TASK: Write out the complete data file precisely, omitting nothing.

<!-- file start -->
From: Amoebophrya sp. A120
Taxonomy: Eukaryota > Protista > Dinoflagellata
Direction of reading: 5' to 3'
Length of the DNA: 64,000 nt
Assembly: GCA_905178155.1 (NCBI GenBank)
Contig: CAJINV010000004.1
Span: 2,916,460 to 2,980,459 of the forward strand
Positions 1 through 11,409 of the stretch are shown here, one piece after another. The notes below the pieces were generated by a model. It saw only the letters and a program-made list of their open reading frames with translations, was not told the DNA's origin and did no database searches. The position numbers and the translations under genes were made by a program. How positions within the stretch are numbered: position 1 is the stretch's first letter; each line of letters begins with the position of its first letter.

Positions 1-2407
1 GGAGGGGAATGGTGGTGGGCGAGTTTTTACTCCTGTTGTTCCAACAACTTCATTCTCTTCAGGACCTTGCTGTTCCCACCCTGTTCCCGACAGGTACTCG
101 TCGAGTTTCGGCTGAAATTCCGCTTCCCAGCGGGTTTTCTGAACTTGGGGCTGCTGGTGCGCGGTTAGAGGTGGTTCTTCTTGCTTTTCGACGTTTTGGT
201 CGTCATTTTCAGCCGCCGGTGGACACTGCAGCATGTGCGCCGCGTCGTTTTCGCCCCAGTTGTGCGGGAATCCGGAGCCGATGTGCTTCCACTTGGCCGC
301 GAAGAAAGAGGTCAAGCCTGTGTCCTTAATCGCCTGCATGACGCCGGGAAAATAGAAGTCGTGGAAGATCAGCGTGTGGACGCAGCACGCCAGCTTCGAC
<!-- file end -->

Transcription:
From: Amoebophrya sp. A120
Taxonomy: Eukaryota > Protista > Dinoflagellata
Direction of reading: 5' to 3'
Length of the DNA: 64,000 nt
Assembly: GCA_905178155.1 (NCBI GenBank)
Contig: CAJINV010000004.1
Span: 2,916,460 to 2,980,459 of the forward strand
Positions 1 through 11,409 of the stretch are shown here, one piece after another. The notes below the pieces were generated by a model. It saw only the letters and a program-made list of their open reading frames with translations, was not told the DNA's origin and did no database searches. The position numbers and the translations under genes were made by a program. How positions within the stretch are numbered: position 1 is the stretch's first letter; each line of letters begins with the position of its first letter.

Positions 1-2407
1 GGAGGGGAATGGTGGTGGGCGAGTTTTTACTCCTGTTGTTCCAACAACTTCATTCTCTTCAGGACCTTGCTGTTCCCACCCTGTTCCCGACAGGTACTCG
101 TCGAGTTTCGGCTGAAATTCCGCTTCCCAGCGGGTTTTCTGAACTTGGGGCTGCTGGTGCGCGGTTAGAGGTGGTTCTTCTTGCTTTTCGACGTTTTGGT
201 CGTCATTTTCAGCCGCCGGTGGACACTGCAGCATGTGCGCCGCGTCGTTTTCGCCCCAGTTGTGCGGGAATCCGGAGCCGATGTGCTTCCACTTGGCCGC
301 GAAGAAAGAGGTCAAGCCTGTGTCCTTAATCGCCTGCATGACGCCGGGAAAATAGAAGTCGTGGAAGATCAGCGTGTGGACGCAGCACGCCAGCTTCGAC